The other highlight was watching the researchers do an inventory on the Macaw chicks. Some poor person (they actually fight for the "privilege") gets to climb up about 100 feet to the nest, take the chicks out over the objections of their parents (who have very strong and sharp beaks), and lower then to the floor, where they are measured, checked for parasites, checked to make sure they're being fed well, and generally keep tabs on their development. They do this every day, and others watch on a closed-circuit security camera 24/7 to monitor what goes on in the nest. They're a delightful and charming bunch, and we were happy to meet them and the two featherless chicks, Franz 1 and Franz 2.
On the other walks, we encountered all but one of the local monkey species (the
Red Howler greeted us from the forest when we arrived, with a terrifying roar like some huge Cthonic beast from nether regions...they're actually only about 2 feet tall), capybara, agouti, bats, more peccaries, innumerable non-parrot birds, exotic insects, frogs, plants, millepedes, and an 8-inch tarantula. The hikes, at least those we went on, were not at all strenuous, except for the heat. And the mud. Lots of mud. But they provide knee-length rubber Wellington boots for all, so it's never an issue.
I can't say enough positive about the people running this center, and the amazing experience we got to enjoy. Thanks Saay, Eric, Annie, Erin, Cameron, and all the rest of you, and best wishes for your work!

  • Stayed: December 2013, traveled as a couple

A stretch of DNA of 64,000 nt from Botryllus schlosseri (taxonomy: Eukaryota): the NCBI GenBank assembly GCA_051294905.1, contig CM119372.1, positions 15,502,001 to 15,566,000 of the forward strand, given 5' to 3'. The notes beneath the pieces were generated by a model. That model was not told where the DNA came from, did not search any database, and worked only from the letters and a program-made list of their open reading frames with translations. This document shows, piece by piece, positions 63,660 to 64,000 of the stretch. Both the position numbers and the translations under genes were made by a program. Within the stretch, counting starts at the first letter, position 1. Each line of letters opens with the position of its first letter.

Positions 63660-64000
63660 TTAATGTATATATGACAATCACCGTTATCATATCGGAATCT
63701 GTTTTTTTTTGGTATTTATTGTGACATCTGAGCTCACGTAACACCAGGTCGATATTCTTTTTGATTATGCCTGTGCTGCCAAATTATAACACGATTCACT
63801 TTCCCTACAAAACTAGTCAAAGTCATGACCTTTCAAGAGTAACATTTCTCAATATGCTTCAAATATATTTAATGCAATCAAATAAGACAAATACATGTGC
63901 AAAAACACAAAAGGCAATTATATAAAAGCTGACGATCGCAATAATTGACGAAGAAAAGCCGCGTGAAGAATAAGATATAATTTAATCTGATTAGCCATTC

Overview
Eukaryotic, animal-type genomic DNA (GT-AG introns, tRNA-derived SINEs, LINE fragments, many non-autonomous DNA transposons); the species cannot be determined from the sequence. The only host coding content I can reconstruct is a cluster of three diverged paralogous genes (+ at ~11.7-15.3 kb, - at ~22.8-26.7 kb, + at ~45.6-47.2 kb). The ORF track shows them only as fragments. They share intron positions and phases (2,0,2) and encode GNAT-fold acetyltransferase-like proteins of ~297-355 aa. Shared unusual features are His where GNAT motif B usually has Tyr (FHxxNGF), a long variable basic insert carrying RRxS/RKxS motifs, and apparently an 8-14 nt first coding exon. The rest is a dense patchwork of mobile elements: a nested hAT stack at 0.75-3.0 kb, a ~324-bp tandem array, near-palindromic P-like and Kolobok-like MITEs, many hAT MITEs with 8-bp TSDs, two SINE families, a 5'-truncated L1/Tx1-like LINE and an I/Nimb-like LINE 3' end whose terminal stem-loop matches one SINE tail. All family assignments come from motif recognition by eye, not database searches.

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5  Thank KentheEnchanter
This review is the subjective opinion of a TripAdvisor member and not of TripAdvisor LLC.
Reviewed January 1, 2014

TLC was fabulous! Having done several safaris in Africa, we wanted to be sure of seeing animals and birds, and to be truly "in nature" - not so easy to achieve in the Amazon - particularly if you stay too near to Puerto Maldonado. At 6-7 hours from PM, the TLC was a perfect destination - the 2 mornings that we rose early to visit the Colpa (the nearby clay cliffs which are visited by the macaws, parrots and other birds) gave us an outstanding experience and our excellent guide (Nilton) introduced us to many other species (Howler, Squirrel and Brown Capucine Monkeys; Cayman, Peccari....), trees and plants in beautiful walks around the reserve. The lodge was delightful - excellent rooms, facilities and food - and very welcoming staff. We were a bit nervous about the 7 hour boat ride and mosquitos / creepy crawlies, but in fact, the transfer from the airport and the boat ride was very efficient and interesting, the overnight stay at Refugio enabled us to visit the Canopy, and walk some other trails - and the mosquito netting over the beds was really effective. And we hardly saw any creepy crawlies - except the ones we wanted to see on the trail! We would thoroughly recommend TLC.

Room Tip: Not sure you have a choice - all rooms are identical. NB The bathrooms are communal - but there are...
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  • Stayed: November 2013, traveled as a couple
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Review collected in partnership with this hotel
2  Thank gill-in-france
This review is the subjective opinion of a TripAdvisor member and not of TripAdvisor LLC.
Reviewed December 7, 2013